Your house was in a partial state of either moving in or moving out. There was a printer by the door, a broken cat post attached from floor to ceiling and some suitcases laying about that were full of pans and books. I can appreciate the idea of wanting to move only with an iron skillet and a bunch of books by people whose ideas seem to be woven into all you think about. You liked Murakami, who I think maybe writes too many words at once, but you also had a thing for Didion which is sort of how we matched in our likes/dislikes: 50/50. But it was the kind of 50/50 that works between two people, where you figure out a way to place the 50 percent you don’t really care for in a bin, maybe not labeled “love”, but at least “something I can now tolerate”. It’s a 50/50 that allowed for Adderall and champagne during an entire afternoon of sex, as well as morning breakfasts in hotel bars where annoyance seems high, but we still skipped in delight to the bathroom, swooning over the other in absence.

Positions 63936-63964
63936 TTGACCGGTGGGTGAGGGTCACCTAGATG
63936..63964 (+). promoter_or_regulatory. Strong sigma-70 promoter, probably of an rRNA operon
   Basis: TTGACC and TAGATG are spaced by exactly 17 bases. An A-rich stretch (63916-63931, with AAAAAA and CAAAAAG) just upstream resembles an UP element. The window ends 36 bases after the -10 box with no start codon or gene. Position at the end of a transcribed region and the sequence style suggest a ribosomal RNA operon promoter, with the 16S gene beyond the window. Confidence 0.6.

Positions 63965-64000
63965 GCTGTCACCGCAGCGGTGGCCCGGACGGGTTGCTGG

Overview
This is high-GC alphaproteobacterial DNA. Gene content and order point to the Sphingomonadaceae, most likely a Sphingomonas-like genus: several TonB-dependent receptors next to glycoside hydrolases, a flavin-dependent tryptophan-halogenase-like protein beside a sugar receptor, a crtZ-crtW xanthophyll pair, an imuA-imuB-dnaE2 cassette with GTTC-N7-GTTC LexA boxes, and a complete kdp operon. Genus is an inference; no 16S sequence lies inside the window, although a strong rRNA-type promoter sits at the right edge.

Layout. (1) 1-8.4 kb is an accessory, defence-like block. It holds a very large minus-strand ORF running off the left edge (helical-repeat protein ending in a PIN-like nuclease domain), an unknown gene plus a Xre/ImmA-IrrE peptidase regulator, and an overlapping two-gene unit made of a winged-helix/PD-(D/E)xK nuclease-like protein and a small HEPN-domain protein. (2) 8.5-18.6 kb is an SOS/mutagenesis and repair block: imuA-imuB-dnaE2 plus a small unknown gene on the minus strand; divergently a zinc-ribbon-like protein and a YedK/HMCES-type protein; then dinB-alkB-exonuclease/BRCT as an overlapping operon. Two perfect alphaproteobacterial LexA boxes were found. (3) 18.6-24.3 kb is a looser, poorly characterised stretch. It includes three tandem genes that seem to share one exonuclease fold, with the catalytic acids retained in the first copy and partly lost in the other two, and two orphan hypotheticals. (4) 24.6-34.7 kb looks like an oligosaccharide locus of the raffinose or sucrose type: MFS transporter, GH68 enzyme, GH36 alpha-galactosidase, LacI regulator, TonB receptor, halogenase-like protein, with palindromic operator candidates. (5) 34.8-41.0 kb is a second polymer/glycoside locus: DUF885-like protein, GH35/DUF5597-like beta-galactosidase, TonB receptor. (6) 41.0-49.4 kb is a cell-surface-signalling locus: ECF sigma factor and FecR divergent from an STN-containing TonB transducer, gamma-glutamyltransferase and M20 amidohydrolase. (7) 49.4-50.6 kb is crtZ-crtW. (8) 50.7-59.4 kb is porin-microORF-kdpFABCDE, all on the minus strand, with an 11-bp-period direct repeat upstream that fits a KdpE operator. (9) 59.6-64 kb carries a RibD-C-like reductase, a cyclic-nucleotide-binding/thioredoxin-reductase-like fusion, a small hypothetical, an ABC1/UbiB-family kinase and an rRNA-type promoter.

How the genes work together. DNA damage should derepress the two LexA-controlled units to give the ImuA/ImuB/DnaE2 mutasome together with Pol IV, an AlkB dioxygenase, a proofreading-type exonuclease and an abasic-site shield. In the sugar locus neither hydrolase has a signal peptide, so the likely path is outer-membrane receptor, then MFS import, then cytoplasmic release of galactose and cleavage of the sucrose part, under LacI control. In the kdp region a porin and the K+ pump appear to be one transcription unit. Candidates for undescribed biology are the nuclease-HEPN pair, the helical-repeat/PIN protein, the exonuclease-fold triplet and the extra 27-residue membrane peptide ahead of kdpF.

That was the first day we met really, in that hotel bar. I mean, we met the previous night, that bled into the hotel morning, dancing (swaying?) to some dark synth in a fake sex dungeon, where your friend slept through most of the night on a bed with a plastic mattress cover. When she woke up at 5am she was manically stoned: a mix of uppers and downers that left her not in a middle ground by more like a small fishing vessel teetering from side-to-side on unexpectedly violent swells.
A few weeks later, we’ll be in this friends apartment as she asks me to hang pictures; in a living room that seemed to have layers of furniture stacked against the wall as if the purpose of furnishing a room was to see how many couches could be between you and the hung artwork. The answer at this point was 2, but that number was going to grow. When I went to the bathroom after hanging some art, your friend yelled, “BRING ME A CAT! THE ONE WITH WHITE SPOTS!” and when I opened the bathroom door there were 3 kittens rummaging around among tattered boxes and various loose clothing items. A skid row of kittens.